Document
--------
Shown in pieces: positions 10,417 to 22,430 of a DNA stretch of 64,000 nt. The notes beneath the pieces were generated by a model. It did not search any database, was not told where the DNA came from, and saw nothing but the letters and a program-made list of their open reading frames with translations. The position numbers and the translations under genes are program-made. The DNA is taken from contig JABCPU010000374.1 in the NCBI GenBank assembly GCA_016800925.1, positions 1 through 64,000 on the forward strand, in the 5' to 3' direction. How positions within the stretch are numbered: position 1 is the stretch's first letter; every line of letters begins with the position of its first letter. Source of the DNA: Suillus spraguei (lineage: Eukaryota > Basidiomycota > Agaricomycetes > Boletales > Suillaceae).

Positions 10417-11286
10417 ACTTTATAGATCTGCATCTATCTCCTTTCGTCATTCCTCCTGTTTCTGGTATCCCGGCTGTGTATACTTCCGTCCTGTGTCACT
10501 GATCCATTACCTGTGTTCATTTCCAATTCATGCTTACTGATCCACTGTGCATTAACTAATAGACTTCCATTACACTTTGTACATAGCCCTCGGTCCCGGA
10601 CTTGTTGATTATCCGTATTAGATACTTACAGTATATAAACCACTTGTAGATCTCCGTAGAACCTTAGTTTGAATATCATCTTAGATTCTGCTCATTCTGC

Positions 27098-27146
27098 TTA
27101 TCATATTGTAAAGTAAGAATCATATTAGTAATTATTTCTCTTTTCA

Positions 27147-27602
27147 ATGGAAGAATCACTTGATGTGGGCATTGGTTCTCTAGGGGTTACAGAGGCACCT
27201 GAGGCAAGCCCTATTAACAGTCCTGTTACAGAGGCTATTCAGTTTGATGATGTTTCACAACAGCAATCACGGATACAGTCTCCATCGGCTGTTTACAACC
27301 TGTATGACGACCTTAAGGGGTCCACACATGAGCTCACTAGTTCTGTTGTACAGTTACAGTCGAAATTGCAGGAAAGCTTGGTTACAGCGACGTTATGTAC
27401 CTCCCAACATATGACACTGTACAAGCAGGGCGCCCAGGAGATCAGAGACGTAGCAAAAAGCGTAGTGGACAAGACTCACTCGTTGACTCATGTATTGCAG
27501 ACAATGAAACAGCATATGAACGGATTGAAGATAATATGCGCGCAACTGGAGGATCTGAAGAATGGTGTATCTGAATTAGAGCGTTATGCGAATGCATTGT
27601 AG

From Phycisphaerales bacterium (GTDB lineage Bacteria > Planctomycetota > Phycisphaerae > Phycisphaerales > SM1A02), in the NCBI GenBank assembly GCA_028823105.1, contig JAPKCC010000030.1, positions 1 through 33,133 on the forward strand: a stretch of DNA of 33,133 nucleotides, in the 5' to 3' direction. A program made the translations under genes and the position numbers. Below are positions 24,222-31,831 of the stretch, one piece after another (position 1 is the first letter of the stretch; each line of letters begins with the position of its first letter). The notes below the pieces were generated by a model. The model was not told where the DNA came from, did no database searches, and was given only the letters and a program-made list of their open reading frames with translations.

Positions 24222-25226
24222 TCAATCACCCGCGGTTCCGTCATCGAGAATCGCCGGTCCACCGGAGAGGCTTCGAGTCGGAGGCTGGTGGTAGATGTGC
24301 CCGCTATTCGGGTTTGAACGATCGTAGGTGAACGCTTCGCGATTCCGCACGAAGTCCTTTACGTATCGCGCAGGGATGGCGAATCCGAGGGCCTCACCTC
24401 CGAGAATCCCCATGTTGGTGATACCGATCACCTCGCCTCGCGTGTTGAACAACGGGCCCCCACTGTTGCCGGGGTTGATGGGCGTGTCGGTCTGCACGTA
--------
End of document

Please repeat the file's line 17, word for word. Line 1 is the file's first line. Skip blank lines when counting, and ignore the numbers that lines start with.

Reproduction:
Positions 24222-25226